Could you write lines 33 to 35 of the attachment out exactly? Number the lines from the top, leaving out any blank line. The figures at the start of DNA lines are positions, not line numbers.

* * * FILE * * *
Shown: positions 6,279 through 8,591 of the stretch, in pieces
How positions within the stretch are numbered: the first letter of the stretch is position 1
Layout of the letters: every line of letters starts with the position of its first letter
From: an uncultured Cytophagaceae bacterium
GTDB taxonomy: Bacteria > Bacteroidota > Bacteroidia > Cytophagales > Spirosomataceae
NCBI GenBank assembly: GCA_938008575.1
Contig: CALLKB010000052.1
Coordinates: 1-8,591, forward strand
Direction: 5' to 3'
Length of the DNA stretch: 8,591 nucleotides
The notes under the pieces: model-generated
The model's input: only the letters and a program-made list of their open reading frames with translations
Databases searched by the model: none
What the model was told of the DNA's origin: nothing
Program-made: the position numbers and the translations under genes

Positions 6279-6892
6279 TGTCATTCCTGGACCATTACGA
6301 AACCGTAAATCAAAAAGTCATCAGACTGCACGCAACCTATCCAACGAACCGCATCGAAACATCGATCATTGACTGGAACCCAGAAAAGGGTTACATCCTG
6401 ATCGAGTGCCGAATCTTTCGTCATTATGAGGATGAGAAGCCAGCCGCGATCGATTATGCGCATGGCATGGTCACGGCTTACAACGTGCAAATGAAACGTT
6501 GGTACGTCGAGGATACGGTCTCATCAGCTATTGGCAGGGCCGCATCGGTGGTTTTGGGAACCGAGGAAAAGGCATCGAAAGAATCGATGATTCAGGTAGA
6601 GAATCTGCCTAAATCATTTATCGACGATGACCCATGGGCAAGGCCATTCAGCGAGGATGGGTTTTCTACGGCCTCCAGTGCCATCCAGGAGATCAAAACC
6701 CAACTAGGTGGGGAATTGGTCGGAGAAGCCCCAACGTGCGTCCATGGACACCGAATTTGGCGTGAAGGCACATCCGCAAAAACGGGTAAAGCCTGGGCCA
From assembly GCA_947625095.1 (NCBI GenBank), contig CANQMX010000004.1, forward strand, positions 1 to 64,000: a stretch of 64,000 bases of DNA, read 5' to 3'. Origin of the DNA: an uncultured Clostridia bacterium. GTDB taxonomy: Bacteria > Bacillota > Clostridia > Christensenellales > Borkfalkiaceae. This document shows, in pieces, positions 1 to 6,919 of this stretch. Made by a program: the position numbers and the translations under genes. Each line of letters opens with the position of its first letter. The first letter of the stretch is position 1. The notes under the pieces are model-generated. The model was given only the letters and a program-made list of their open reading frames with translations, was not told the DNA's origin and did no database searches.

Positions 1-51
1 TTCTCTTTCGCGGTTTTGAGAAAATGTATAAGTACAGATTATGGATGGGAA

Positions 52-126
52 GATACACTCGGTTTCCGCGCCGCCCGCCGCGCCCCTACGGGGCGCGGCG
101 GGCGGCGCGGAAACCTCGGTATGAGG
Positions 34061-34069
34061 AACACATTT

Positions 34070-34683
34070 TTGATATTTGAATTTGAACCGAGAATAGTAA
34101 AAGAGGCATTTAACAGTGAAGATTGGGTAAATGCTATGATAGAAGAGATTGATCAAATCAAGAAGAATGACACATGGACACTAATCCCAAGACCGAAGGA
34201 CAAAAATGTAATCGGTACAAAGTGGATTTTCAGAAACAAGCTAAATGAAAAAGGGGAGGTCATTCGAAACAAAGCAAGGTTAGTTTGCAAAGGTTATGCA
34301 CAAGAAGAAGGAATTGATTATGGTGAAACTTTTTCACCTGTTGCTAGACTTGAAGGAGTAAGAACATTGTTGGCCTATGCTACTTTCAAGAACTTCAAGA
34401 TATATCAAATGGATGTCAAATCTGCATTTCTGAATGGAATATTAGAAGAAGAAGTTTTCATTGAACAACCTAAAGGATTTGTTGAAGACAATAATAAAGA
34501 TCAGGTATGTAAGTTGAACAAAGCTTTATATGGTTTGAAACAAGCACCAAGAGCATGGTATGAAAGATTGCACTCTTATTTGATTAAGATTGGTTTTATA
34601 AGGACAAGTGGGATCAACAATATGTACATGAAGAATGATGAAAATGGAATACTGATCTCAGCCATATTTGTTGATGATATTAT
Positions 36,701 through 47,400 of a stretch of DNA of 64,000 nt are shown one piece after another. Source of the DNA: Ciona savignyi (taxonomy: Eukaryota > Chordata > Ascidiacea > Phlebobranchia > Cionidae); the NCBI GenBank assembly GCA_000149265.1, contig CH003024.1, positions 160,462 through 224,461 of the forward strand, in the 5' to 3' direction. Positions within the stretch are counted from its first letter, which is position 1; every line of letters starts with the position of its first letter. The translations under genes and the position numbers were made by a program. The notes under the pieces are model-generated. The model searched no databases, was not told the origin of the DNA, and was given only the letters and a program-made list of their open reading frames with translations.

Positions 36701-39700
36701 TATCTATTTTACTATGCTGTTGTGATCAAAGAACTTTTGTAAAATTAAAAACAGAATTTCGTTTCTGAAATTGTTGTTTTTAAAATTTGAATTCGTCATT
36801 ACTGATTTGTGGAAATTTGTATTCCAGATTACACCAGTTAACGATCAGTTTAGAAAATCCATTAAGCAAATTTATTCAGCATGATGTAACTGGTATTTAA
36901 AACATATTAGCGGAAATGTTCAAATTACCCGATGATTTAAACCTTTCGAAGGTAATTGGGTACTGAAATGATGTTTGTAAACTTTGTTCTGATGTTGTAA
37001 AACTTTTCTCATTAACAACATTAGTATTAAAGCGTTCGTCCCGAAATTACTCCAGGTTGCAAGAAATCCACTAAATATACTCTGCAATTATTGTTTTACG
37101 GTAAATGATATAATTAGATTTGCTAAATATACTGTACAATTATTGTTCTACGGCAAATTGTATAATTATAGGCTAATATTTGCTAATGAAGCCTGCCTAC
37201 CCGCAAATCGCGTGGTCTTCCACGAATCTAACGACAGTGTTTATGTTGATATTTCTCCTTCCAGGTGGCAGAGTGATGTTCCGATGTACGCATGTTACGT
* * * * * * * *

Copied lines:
34101 AAGAGGCATTTAACAGTGAAGATTGGGTAAATGCTATGATAGAAGAGATTGATCAAATCAAGAAGAATGACACATGGACACTAATCCCAAGACCGAAGGA
34201 CAAAAATGTAATCGGTACAAAGTGGATTTTCAGAAACAAGCTAAATGAAAAAGGGGAGGTCATTCGAAACAAAGCAAGGTTAGTTTGCAAAGGTTATGCA
34301 CAAGAAGAAGGAATTGATTATGGTGAAACTTTTTCACCTGTTGCTAGACTTGAAGGAGTAAGAACATTGTTGGCCTATGCTACTTTCAAGAACTTCAAGA